Apr 5, 2023 - News

MBTA's problems go from bad to worse

Illustration of an MBTA sign changing into an emergency symbol.

Illustration: Brendan Lynch/Axios

Just over a week after Phillip Eng was announced as Gov. Maura Healey's pick to lead the MBTA, the agency's troubles have gone from bad to worse.

Driving the news: A new report from a fiscal watchdog group found the T needs to hire 2,800 workers over the next year to be fully operational. That's a lot more than the 1,000 hires Healey planned for.

  • The understaffing crisis is a key cause of the T's "slow zone" safety measures that have frustrated riders with significantly reduced speeds on the subway.
  • To boost hiring, The MBTA said Monday it will raise its signing bonus to $7,500 and apply it to more positions. Healey has already asked lawmakers for more funds to attract new hires.

Why it matters: Hiring is just one of several short and long-term crises Eng is up against as he begins his tenure.

  • Eng needs to win back riders, manage repair projects and try to reform the T's internal culture.

What they're saying: "It's one of the toughest jobs in Massachusetts right now. Possibly even harder than being manager of the Red Sox, with significantly less pay," MBTA Advisory Board executive director Brian Kane told Axios.

  • The MBTA and Red Sox are comparable, he says, since riders and fans hold the GM responsible for anything less than top performance.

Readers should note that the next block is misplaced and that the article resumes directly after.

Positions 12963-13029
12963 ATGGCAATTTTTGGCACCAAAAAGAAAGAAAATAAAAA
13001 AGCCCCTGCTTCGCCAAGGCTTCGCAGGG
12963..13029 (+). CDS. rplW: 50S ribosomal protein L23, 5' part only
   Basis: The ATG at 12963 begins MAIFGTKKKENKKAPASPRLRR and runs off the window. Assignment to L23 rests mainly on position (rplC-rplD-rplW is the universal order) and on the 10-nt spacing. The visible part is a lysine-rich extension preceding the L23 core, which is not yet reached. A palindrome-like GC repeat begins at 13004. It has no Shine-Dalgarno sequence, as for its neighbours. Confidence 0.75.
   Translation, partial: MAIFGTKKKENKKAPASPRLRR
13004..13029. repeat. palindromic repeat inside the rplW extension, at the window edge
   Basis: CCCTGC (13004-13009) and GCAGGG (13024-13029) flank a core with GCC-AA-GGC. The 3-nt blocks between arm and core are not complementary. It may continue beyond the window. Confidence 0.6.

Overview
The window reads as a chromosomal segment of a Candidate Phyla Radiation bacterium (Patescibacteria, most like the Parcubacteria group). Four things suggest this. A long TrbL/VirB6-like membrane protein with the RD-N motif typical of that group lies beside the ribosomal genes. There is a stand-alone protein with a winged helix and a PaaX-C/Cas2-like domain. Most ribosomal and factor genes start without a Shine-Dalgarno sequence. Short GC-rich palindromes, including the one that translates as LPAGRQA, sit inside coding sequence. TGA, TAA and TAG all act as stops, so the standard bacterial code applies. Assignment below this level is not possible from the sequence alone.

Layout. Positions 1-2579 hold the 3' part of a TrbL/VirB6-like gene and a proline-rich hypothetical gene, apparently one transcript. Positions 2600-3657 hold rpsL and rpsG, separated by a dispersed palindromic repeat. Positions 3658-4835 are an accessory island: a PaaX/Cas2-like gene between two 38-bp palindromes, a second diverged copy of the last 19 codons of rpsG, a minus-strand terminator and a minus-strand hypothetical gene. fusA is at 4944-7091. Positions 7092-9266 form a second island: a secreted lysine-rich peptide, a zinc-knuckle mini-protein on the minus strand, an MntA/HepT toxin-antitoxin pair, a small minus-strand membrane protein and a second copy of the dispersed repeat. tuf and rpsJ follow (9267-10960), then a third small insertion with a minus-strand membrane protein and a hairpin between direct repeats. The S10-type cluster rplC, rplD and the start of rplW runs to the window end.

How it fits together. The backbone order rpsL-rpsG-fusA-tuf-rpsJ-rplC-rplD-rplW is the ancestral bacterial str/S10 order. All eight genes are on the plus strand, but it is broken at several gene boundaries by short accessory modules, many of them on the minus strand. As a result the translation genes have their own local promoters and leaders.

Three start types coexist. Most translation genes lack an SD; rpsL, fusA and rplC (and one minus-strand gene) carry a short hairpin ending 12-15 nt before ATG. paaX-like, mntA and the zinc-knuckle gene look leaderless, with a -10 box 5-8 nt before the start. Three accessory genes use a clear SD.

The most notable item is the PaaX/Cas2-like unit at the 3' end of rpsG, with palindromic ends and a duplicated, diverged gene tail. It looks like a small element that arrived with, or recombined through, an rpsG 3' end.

Threat level: The T's ridership plummeted during the pandemic but was making encouraging progress until safety problems triggered slowdowns, causing riders to abandon the T once again.

  • Eng will have to manage the agency out of the safety morass and out of federal oversight before trains speed up and riders feel confident to return.

The big picture: Without robust ridership and fare revenue, the T could face hundreds of millions of dollars of red ink.

  • Eng needs to make the case for more tax dollars to Healey and lawmakers, former state transportation secretary Jim Aloisi tells Axios.

Separately, Eng will be expected to tackle the workplace culture at the MBTA, something that's bedeviled governors and managers for generations.

  • Kane said too many MBTA workers take a "cover your ass approach" to the job, focus only on the short term and get too involved in internal politics.
  • Part of fixing the culture links back to hiring. Eng needs to find competent project managers for repair and improvement work if the T is going to operate anywhere as efficiently as his previous agency, the MTA Long Island Rail Road in New York.

The bottom line: Eng has a lot to do, and just like the Red Sox, there's no honeymoon for a GM just learning the ropes.


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